Writing as Pretext

Nancy Roth (2010) “Writing as Pretext: On the Way to an Image,” 256-264 IN:Arts and Humanities in Higher Education 9(2) June 2010. Available at http://ahh.sagepub.com/content/9/2/256.full.pdf+html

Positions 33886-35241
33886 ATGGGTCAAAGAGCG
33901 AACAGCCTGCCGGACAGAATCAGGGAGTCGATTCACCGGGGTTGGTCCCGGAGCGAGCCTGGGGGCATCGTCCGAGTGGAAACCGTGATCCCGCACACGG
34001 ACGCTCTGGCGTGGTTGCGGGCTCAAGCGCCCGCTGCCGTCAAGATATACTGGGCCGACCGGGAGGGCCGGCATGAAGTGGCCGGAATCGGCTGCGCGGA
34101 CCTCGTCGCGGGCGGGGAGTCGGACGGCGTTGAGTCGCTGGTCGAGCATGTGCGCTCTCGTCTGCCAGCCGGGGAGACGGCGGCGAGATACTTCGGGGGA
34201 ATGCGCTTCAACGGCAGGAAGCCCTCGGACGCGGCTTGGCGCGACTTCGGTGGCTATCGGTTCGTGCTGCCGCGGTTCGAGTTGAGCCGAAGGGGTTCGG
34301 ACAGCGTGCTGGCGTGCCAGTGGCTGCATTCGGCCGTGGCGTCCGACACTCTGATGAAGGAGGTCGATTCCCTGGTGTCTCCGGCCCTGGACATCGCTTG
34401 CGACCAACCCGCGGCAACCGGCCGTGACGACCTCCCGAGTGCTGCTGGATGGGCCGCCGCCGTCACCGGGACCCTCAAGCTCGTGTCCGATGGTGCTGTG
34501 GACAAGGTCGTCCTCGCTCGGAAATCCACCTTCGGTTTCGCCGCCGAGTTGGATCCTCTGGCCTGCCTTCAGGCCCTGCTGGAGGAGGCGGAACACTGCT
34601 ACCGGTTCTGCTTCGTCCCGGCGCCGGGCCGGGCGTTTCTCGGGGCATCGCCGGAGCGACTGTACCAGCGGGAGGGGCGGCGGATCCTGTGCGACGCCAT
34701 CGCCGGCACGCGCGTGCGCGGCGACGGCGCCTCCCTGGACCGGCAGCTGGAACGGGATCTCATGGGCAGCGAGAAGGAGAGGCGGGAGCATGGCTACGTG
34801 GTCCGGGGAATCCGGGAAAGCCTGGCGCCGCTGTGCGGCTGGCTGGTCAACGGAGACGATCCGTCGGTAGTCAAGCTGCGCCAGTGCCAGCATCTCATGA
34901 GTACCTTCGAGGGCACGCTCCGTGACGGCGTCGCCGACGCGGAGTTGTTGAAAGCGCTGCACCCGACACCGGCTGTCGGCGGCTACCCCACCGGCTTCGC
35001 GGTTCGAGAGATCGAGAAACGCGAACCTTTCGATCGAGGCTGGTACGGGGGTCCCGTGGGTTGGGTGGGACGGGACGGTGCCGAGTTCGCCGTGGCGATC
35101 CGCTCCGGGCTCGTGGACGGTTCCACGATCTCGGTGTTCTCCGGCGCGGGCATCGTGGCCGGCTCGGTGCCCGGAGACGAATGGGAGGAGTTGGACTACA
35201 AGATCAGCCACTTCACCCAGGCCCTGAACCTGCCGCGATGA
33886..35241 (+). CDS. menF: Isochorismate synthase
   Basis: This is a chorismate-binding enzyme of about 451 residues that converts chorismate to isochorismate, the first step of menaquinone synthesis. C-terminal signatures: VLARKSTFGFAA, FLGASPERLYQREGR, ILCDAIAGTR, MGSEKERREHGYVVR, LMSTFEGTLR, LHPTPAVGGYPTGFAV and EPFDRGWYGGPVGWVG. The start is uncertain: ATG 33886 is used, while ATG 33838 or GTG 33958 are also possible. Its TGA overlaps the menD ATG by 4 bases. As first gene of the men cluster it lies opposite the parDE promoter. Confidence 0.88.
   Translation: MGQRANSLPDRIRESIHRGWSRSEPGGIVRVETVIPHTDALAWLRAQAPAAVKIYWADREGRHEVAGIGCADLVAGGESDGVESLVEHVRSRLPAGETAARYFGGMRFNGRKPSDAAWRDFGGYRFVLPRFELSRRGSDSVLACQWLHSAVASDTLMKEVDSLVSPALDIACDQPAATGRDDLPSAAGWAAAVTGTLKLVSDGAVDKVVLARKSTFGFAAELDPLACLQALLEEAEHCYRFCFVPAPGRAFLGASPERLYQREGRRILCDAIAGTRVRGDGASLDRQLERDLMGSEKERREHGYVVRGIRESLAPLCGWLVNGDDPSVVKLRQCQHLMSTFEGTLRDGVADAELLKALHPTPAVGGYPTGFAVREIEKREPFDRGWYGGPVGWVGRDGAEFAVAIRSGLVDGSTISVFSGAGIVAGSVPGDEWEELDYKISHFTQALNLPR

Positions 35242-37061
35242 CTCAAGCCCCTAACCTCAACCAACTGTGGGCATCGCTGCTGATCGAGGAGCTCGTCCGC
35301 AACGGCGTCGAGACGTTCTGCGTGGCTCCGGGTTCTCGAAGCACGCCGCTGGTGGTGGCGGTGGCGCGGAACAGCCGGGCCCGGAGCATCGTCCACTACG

Abstract: The contemporary art college makes a broad range of media available to students, from which writing is conventionally excluded. Writing entered the art college curriculum in the 1960s as a ‘frame’, or means of integrating art and artists into an academic framework, rather than as a medium of potential study. Drawing on the philosophy of Vilém Flusser (1920—1991), the article accepts that writing has exerted a long, if uneven, control over the power of images, and that the introduction of writing into the art curriculum in the 1960s activated very old tensions. Dramatic changes in communications technology have, however, markedly changed the position of writing with respect to images. Art colleges may now be in a uniquely strong position to reconsider the role of writing in higher education in general.